Under the window there's a stash of rimu my husband's collected over the years. It speaks both of his enthusiasm for well crafted furniture and care for precious wood otherwise going to waste - and of New Zealand way of building.

A lot of this stuff is from demolished - sorry, deconstructed - buildings where my husband's worked over the years. Beams from above the windows, offcuts from planking, even cheap firewood (!) piles from Wanaka's recycling centre. (I mean, guys, we're talking rimu here.) Like, wow.

If he hadn't picked some of it up, maybe someone else would've, but some of it would've certainly gone to landfill; whereas now it sits in our spare bedroom waiting to be crafted into furniture, or toys maybe. Some of it already has been.

Then there's our sofa cover. I've probably shown it before.

It's where our old t-shirts go, and kitchen towels, and sewing offcuts, and breezy socks. Sure, it's still work in progress (and probably will remain so for a few years to come), but it speaks volumes in itself. I mean, I can probably still say where 95% of those materials originally came from, may it be our old favorite shirts or socks or whatever. It is only recently that we started getting free fabrics from second hand stores simply to keep the sofa cover going - we ran out of old clothes otherwise - but still, dude, how cool is that.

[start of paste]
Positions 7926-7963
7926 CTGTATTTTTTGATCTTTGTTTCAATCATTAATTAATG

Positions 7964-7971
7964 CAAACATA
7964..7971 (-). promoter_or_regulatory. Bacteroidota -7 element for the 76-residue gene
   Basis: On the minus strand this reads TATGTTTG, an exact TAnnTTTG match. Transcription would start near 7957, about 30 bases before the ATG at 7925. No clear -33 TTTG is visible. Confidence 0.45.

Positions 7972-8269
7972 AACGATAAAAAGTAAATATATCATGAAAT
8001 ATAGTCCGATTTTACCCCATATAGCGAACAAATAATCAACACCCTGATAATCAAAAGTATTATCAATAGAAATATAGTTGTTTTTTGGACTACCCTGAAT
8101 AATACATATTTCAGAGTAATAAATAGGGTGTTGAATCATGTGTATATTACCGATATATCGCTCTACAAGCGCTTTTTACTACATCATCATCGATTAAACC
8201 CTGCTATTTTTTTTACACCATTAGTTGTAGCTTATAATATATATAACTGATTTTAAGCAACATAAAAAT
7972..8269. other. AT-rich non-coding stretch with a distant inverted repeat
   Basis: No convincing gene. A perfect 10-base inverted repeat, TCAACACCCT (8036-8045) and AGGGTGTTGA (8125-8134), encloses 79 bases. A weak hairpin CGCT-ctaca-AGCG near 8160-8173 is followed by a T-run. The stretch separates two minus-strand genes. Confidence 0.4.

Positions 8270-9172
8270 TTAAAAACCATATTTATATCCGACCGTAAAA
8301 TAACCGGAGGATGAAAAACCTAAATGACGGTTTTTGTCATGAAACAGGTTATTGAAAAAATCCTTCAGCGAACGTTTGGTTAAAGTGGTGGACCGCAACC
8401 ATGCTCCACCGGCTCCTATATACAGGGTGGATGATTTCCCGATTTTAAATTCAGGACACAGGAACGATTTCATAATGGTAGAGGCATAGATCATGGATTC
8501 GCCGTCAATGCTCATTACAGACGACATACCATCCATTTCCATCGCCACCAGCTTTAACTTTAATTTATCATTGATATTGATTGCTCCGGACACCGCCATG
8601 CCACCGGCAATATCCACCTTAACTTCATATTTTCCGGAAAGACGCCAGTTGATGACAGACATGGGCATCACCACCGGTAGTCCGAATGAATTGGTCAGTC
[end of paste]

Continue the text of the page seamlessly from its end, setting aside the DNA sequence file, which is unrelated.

There's a notice board where I keep things I want to be reminded of. A few phone numbers, lottery tickets from lightbulb packages, a cute cutout from a paper, a post office address for courier deliveries, but also

* photo of my brother-in-law who we'd love to have here with us, and one day hopefully will,
* photo of myself back from when I was deeply, almost incurably happy - because I need reminding of that, also,
* list of things Dunedin NICU needs; and I'm not taking it off until we've actually gotten them some,
* and a quote from this weekend's funeral leaflet

If your mind can conceive it
Your heart can believe it
You can achieve it

Little one's awake. Off I go. Talk to you later!

Thoughts on a week gone past

It's been a long weekend.

I made a long roadtrip to Wanaka and back to farewell Dave who's been our chief through my three years at the dropzone. It was a lovely service. There was laughter, and there were tears, and rock music and lots of stories. Lots and lots of stories.